So I've found a number of jazzy titles, and I'm now putting them on the shelf like bait to see which ones get snapped up.
Mad Hungry. Lucinda Scala Quinn. The design on this one grabbed me, plus I've been reading a lot of books on boys' and girls' learning differences, so why not investigate their eating differences? However, I found the writing so annoying that I had to take it home and complain about it to my boyfriend. The author is constantly singing her own praises, how her home is always full of the scent of fresh baked bread and her boys are always thanking her for raising them to be healthy and strong men, and Quinn is only cooking for the stereotypical constantly hungry, bacon-loving, salad-hating man child. Thanks for reinforcing the stereotype.
But! I do like how she encourages people to add interesting ingredients without harping on "authenticity" in various cuisines. Sort of like my mom, who liked to put grated carrots in everything. I remember my brother stirring his chili and inquiring, "Are these Mexican carrots?" So the book annoys me, but it's so attractive, and it is still at my house because there are a few more recipes I have to try ...
Hungry Monkey: A Food-lover's Quest to Raise an Adventurous Eater. Matthew Amstur-Burton. Bizarrely, I read an excerpt of this on NPR and was so taken in by the humor and wise thoughts on balancing family life and personal pursuits that I checked it out so I could continue reading! This is weird, because I don't have children, so I don't have the problem of catering to their limited palates, nor am I a foodie. But something about the writing just got me. And it's such a relief to read about someone striking a happy medium between giving children injections of red dye number whatever and only feeding them vegetables you have personally pulled from the Earth.
Bad Mother. Ayelet Waldman. I expected this book to be snarky, or for the author to be a wild child turned domestic goddess. It was so much gentler and more grounded than I expected, but still funny. And it's not advice. It's what's called "narrative nonfiction" in writing classes.
OMG--stop right there! If all those books were actually checked in right now, I could make the best spine poem ever!
The Creative Family. Amanda Blake Soule. This book won me over when I got to the section on homemade toys and it offered 6 questions you could ask about the toys your children play with: is it beautiful? is it simple? what is it made of? what senses does it use? how is it organized? is there too much?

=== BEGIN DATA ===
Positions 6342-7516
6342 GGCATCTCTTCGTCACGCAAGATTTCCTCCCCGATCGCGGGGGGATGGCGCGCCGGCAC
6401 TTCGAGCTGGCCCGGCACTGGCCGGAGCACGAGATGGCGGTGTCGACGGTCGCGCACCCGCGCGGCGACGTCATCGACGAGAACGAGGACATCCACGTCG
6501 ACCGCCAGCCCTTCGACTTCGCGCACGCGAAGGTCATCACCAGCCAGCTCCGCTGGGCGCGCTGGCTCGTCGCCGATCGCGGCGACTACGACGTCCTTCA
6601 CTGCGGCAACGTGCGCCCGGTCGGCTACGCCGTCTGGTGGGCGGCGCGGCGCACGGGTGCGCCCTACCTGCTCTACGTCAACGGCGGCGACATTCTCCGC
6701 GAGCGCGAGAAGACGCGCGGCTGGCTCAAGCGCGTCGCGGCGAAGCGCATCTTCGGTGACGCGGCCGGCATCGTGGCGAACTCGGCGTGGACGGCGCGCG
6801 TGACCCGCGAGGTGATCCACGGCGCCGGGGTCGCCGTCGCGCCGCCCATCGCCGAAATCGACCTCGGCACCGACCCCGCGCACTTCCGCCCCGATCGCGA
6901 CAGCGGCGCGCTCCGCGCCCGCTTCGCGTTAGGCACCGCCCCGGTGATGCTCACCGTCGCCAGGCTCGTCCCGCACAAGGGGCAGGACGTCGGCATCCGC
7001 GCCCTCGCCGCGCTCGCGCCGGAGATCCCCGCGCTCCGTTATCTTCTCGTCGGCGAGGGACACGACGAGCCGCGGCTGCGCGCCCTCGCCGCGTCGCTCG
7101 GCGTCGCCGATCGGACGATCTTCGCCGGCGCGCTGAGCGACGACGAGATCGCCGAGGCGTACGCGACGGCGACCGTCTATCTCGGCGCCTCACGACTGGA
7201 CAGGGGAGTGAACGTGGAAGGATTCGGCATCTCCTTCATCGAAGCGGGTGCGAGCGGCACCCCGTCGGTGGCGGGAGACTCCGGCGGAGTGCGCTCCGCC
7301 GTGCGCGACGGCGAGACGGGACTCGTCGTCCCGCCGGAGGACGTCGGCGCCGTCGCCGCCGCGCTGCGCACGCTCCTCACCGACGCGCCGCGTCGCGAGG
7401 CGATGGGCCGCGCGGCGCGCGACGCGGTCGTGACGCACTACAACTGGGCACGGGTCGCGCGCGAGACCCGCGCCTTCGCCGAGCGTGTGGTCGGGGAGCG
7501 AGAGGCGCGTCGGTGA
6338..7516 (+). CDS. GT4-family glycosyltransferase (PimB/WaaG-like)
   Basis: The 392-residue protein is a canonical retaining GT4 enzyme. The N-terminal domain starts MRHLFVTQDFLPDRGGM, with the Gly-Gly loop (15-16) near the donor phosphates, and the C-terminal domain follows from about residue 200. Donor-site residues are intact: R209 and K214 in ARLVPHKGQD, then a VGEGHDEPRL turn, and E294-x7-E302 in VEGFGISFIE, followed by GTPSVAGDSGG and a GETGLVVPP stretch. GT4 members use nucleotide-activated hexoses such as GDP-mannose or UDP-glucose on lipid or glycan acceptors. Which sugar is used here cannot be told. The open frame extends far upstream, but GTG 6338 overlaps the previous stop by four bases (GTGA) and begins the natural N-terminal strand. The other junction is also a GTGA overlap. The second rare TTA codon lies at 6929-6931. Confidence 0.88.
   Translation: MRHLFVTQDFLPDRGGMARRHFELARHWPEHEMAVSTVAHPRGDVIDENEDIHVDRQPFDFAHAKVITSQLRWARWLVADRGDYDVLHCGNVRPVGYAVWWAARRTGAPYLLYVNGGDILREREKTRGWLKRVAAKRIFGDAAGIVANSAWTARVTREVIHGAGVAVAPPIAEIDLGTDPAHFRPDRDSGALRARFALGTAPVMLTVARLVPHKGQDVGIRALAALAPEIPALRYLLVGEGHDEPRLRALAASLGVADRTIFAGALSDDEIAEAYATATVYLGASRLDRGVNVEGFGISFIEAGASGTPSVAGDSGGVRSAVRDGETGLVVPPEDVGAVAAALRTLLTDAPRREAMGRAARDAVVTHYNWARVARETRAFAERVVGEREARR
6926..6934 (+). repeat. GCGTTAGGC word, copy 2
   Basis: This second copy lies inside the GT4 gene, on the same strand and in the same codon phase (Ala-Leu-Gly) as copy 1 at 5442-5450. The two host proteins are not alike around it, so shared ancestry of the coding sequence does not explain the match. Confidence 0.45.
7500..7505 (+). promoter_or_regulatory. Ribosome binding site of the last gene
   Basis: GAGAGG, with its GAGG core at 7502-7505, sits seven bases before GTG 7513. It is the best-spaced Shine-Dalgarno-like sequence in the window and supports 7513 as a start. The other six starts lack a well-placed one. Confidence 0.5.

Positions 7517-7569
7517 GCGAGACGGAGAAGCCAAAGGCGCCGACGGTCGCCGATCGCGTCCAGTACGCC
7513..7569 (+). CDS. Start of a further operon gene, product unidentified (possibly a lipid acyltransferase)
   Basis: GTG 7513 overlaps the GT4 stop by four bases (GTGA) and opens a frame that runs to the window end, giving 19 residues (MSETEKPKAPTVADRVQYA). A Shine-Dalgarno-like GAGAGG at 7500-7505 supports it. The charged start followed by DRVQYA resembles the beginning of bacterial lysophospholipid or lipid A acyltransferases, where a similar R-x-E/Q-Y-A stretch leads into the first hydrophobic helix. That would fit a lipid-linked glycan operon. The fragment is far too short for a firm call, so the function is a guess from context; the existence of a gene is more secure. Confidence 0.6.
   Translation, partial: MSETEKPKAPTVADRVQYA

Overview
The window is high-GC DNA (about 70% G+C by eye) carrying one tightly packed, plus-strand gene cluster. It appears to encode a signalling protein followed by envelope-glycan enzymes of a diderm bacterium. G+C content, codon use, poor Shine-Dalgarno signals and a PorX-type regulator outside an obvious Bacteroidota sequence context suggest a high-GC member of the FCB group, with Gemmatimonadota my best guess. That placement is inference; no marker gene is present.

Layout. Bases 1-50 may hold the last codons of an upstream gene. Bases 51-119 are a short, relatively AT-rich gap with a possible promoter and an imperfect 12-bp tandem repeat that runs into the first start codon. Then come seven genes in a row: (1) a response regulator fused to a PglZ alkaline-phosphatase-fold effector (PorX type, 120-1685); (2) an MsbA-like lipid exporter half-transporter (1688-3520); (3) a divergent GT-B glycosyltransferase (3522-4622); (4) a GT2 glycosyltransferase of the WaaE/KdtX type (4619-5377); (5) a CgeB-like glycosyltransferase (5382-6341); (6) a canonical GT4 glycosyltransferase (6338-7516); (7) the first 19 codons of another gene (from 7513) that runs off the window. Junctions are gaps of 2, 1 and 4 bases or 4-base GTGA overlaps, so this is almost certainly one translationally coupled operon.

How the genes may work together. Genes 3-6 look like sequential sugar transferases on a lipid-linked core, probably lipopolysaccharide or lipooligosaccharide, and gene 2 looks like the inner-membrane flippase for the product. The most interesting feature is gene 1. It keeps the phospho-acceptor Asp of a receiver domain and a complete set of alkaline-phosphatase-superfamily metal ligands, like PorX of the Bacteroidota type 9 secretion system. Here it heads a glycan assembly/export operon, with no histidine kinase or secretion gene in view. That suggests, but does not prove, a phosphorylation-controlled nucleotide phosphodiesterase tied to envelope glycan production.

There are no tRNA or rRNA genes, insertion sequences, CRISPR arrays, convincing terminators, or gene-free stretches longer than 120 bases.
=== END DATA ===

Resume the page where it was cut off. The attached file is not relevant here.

I thought these questions were to-the-point and could be applied to many things (like a library space!). So although some the projects in this book might only appeal to sewers or home-schooling parents (because of the level of involvement), I liked the philosophy. And the projects did seem like things the author had actually done with her children--not just things she made up for the book or found in other books. A sampling: henna tattoos, nature tables, sewing cards, freezer paper stencils (for decorating t-shirts).
Mixed: Portraits of Multi-Racial Kids. Kip Fulbeck and Cher. This one hasn't come in yet--I just ordered it. It appears to be sort of a small coffee table book. Arty. It's photography of multi-racial kids with little bits of text from the kids or their parents. Possibly, it will seem cheesy when I hold it in my hands, but it might be an interesting book to share with your kids when you talk about race?
Salad People and More Real Recipes. Mollie Katzen. I know there are a lot of food books on this list, but this one is a standout and a favorite of mine. It's a cookbook for pre-readers with adorable visual instructions for making simple foods. The foods often have a sculpture aspect, and include a mix of familiar and unusual foods. Mollie Katzen is from the famous Moosewood vegan restaurant in Ithaca, NY, where I went to college, and she never fails me.
So are there other general interest books out there that could be re-purposed for my parenting collection?